February 12th, 2010

Ross Anderson et al: Chip and PIN is Broken.

The UK Cards Association: "Our research suggests that criminal interest in chip-based attacks is minimal at this time as they are unable to find ways to make sufficient amounts of money from any of the plausible attack scenarios." (Emphasis added.)

[Via Memex 1.1]

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You're gonna have to answer to Steve Jobs…

February 10th, 2010

The terms & conditions for using iTunes include a boilerplate clause1 barring persons in embargoed countries, or who are on various US government lists, from downloading and installing iTunes, or using that software for "any purposes prohibited by United States law." Or, to put it another way:

[All] the Al-Qaeda operatives holed up in the Northwest Frontier Provinces of Pakistan, dodging drone attacks while listening to Britney Spears songs downloaded with iTunes are in violation of the terms and conditions, even if they paid for the music!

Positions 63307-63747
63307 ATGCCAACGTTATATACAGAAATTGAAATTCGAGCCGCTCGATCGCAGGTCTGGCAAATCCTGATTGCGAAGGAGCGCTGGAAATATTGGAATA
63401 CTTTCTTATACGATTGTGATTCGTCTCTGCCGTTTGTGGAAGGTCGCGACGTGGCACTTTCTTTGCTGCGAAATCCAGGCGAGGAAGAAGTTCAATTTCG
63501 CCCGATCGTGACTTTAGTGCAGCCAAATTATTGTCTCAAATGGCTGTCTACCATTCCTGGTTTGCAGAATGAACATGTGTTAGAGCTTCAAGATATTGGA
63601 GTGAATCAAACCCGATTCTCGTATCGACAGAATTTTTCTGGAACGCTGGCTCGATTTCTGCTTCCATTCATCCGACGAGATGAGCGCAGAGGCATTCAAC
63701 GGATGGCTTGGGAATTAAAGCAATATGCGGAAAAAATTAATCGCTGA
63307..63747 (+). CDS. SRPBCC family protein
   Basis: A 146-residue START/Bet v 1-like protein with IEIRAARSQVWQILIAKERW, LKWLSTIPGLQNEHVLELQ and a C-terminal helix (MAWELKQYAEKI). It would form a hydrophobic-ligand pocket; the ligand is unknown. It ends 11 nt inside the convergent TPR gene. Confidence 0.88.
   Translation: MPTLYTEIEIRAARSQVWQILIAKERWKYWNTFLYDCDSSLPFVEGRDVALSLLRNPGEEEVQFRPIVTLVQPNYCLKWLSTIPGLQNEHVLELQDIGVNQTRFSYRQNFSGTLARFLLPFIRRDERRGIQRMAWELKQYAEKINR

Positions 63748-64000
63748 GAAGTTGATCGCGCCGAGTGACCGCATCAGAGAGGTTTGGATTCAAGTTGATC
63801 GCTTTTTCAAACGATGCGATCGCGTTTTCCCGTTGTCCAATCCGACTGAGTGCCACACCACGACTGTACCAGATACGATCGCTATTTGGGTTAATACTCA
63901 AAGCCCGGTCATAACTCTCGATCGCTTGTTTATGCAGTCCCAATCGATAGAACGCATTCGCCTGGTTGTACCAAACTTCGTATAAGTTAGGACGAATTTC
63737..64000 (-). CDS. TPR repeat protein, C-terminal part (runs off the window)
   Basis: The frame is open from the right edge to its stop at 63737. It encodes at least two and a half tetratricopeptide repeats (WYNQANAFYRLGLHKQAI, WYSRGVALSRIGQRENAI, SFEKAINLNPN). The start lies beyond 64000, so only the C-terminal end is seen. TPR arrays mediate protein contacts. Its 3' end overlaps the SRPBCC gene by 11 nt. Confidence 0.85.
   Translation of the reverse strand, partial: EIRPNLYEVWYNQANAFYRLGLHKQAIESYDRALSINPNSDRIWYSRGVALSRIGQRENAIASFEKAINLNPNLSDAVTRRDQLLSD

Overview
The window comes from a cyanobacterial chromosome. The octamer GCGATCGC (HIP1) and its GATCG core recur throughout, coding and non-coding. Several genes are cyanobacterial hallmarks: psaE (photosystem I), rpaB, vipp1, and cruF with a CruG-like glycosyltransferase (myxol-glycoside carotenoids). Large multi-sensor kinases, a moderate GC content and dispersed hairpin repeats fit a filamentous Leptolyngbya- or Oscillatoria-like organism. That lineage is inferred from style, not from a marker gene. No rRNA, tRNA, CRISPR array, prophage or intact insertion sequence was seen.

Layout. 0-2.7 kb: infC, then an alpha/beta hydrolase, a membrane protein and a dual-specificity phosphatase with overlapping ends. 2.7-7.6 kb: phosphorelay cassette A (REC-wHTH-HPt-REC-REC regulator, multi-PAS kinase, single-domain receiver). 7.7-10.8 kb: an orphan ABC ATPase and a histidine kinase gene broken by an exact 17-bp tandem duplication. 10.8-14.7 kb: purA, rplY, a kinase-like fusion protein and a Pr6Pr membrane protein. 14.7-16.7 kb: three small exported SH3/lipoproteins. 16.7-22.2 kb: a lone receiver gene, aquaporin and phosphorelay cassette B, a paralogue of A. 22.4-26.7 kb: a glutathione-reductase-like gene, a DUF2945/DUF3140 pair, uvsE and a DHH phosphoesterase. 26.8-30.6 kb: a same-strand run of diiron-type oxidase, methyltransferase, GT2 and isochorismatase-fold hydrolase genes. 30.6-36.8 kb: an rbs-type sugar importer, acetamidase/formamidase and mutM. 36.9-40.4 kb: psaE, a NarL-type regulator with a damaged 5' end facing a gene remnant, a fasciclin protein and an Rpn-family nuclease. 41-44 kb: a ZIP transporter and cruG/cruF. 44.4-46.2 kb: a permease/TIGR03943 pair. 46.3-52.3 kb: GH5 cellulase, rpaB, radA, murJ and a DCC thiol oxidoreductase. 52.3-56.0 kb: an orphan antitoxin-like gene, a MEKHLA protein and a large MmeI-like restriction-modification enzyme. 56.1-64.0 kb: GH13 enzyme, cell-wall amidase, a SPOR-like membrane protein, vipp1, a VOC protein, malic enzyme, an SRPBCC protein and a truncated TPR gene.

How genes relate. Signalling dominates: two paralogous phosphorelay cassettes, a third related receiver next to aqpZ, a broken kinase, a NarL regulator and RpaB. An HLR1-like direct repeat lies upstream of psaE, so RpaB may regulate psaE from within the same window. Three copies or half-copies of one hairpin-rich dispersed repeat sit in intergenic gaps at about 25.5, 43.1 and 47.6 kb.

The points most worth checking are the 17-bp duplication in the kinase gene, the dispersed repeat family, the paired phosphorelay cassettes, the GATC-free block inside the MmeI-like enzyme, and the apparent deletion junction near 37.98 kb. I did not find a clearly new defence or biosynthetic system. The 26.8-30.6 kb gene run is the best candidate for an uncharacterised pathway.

[Via Bruce Schneier]

  1. Prompted, most likely, by the fact that iTunes uses encryption to protect some of the content it downloads. Since the 1970s, encryption software has been in the same class as munitions – i.e. something that shouldn't be exported to hostile powers.

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Stick Figure AES

September 26th, 2009

A Stick Figure Guide to the Advanced Encryption Standard. Impressively geeky, yet perfectly intelligible.1

[Via The Browser]

  1. Until the maths arrives in Act 4, at which point I decided that I'd learned quite enough about encryption for one day.

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